Now that the Minnesota Vikings are headed to the NFL Playoffs under future Hall of Fame Quarterback Brett Favre, I have some good advice for all politicians & fans in the "Land of 10,000 Lakes."
Build the Vikings a new updated stadium or they'll leave. If history repeats itself, a likely destination for the Vikings could be Los Angeles. It isn't a matter of if it will happen, just when it will happen that the NFL will want to place a franchise in the No.2 television market in the country.
The only other two teams that make sense are the San Diego Chargers, who like their former entertainment competitor the NBA's San Diego (Los Angeles) Clippers made the move a couple hours north to play in the same market and now arena as the Lakers.
The Jacksonville Jaguars just completed a 7-9, non playoff season and they faced attendance problems by not selling out their stadium as their games were blacked out. Even if the Jaguars were to draft former Florida Quarterback Tim Tebow to sell tickets, the former Heisman Trophy Winner and two-time national champion won't be able to save the Northern Florida franchise in the long-term.
But back to the Vikings.
There is a history between the cities of Minneapolis and Los Angeles. It's a very deep one.
After John Wooden's final season at Larry Bird's alma mater Indiana State University in 1947-48, The Wizard of Westwood was being pursued for the head coaching job at the University of Minnesota.
It was Wooden's wife Nellie's desire to remain in the Midwest since John was from Hall, Indiana.
Inclement weather in Minnesota prevented Wooden from receiving the scheduled phone offer from the Golden Gophers. Thinking that they lost interest, Wooden accepted the head coaching job with UCLA instead. Officials from the University of Minnesota contacted Wooden immediately after he accepted the Bruins offer, but he declined to take the Golden Gophers job because he had given his word to UCLA.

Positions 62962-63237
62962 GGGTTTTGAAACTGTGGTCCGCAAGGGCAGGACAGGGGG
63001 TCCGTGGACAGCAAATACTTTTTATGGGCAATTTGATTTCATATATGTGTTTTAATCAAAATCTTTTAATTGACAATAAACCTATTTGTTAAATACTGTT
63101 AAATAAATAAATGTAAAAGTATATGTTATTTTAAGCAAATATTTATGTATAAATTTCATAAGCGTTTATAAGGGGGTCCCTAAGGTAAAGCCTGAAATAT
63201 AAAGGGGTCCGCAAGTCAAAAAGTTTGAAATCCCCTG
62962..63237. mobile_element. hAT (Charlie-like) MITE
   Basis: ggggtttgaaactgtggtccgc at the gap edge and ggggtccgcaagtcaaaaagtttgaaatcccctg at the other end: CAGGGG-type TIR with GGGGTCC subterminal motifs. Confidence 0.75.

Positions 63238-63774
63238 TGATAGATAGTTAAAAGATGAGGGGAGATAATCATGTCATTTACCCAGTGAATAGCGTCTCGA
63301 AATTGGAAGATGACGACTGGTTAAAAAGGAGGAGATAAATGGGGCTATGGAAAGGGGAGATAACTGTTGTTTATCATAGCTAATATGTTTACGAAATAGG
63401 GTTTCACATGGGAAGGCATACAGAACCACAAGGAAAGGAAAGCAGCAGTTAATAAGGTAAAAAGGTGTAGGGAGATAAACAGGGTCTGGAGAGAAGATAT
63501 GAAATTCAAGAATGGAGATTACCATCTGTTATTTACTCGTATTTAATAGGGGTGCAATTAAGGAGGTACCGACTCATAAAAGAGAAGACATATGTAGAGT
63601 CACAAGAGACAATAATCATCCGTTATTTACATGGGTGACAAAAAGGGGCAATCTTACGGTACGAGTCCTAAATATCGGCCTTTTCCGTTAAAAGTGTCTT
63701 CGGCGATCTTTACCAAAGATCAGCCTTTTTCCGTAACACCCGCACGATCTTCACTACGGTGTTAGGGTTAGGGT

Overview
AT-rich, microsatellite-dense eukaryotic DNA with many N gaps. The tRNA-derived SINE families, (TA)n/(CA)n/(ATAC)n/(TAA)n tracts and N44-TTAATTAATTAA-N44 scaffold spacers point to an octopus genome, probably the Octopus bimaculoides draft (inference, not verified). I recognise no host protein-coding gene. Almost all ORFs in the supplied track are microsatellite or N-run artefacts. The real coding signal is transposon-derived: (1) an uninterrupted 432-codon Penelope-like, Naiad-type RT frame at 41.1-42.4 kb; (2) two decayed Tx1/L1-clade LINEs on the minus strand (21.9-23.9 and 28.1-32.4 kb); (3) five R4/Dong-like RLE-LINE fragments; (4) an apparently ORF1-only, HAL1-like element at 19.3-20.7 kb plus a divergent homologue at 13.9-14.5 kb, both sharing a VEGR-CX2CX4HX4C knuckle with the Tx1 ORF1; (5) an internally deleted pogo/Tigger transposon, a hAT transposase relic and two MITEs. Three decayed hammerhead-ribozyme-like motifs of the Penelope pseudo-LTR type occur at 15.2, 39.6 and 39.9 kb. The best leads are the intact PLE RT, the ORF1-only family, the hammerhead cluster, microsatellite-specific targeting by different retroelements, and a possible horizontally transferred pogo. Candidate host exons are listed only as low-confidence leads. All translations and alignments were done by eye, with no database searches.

Wooden would post a 620-147 record with the Bruins, won 10 NCAA titles and had a record 88-game winning streak. The 99-year old was inducted into the Basketball Hall of Fame in 1961 and the inaugural College Basketball Hall of Fame Class in 2006.
If Wooden had coached in Minnesota, can you imagine what the NCAA basketball history books would look like?
Did you know that the history of the Los Angles Lakers didn't begin in Minnesota but in Detroit?
The Detroit Gems were sold in 1946 to Minnesota businessmen Ben Berger and Morris Chalfen for $15,000 and relocated to the Twin Cities in 1947. The Minneapolis Lakers were born and won their lone National Basketball League title in 1948.
The Lakers, led by George Mikan proceeded to win five more NBA championships in Minnesota in 1949, 1950, 1952, 1953 and 1954. The Minneapolis Lakers resided in their state from 1947-60 and then followed Wooden to Los Angeles and added 11 more championships. The franchise has 30 conference titles and lots of Hall of Fame players.
I'll bet the folks in Minnesota could only dream of watching Jerry West, Wilt Chamberlain, Magic Johnson and Kareem Abdul Jabbar play in their city.
It doesn't take a math major to figure out that if you add Wooden's 10 titles and the 11 additional that the Lakers won in Southern California, you're at 21. That's a great hand at Black Jack and would have been a lot of trophies and banners to hang up in two different arenas.
To make matters worse for the good folks in Minnesota, it was the Lakers who defeated the Kevin Garnett led Timberwolves in the 2004 Western Conference Finals. Ironically, it was the Detroit Pistons, that defeated the Lakers playing a "Detroit Gems" of a series with the performances of Chauncey Billups, another former Timberwolve, Rip Hamilton, Tayshaun Prince, Ben Wallace, Rasheed Wallace, etc.
So the bottom line is, with all the history and ironies that exist between Minneapolis and Los Angeles, it would be wise to build the Vikings a new stadium. The Timberwolves have a new building, the Wild has a new arena in St. Paul but the city learned the hard way when the North Stars moved to Dallas and the Twins are moving into their new downtown open air ball park this season. The Gophers just completed their first season in their new on campus open air stadium.
The NFL is less forgiving then the other sports. Just ask the cities of Baltimore, Houston, Cleveland and St. Louis and they'll tell you how much more time and money it took to bring a team back to their city when each place ended up building a new stadium to accommodate another team after the Colts, Oilers, Browns (Ravens) and Cardinals bolted town for greener pastures.
I'd hate to see Minnesota lose anymore titles. If you factor in a Stanley Cup Championship for the Dallas Stars a few years ago, the total would increase to 22.
Scott Morganroth can be reached at firstname.lastname@example.org and his blog can be seen at www.scottsports33.com